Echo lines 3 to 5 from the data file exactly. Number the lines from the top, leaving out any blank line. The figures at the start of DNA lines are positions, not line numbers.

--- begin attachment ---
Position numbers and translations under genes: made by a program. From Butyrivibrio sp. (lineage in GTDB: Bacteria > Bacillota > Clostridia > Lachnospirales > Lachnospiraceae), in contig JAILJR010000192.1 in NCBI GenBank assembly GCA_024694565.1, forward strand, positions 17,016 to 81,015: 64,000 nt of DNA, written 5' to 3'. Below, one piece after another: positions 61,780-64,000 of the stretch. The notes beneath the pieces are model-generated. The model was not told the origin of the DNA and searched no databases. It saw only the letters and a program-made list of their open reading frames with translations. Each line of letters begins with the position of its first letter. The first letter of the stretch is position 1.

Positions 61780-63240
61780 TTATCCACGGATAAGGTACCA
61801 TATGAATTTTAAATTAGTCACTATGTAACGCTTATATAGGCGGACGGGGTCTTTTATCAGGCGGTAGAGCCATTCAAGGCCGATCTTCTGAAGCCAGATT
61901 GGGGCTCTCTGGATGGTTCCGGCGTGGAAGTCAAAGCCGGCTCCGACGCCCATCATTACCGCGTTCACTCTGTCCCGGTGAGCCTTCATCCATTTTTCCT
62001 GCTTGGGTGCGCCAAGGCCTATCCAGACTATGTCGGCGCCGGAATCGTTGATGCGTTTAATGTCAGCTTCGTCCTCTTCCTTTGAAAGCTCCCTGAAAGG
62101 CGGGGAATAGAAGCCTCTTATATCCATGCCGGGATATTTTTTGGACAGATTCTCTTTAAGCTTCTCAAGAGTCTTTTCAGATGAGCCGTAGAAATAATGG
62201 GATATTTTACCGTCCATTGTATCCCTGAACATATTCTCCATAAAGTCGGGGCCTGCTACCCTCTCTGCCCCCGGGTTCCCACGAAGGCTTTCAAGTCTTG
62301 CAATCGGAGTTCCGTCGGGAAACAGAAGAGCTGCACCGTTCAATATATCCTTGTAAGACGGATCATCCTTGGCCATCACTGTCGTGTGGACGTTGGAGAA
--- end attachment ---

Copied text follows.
61780 TTATCCACGGATAAGGTACCA
61801 TATGAATTTTAAATTAGTCACTATGTAACGCTTATATAGGCGGACGGGGTCTTTTATCAGGCGGTAGAGCCATTCAAGGCCGATCTTCTGAAGCCAGATT
61901 GGGGCTCTCTGGATGGTTCCGGCGTGGAAGTCAAAGCCGGCTCCGACGCCCATCATTACCGCGTTCACTCTGTCCCGGTGAGCCTTCATCCATTTTTCCT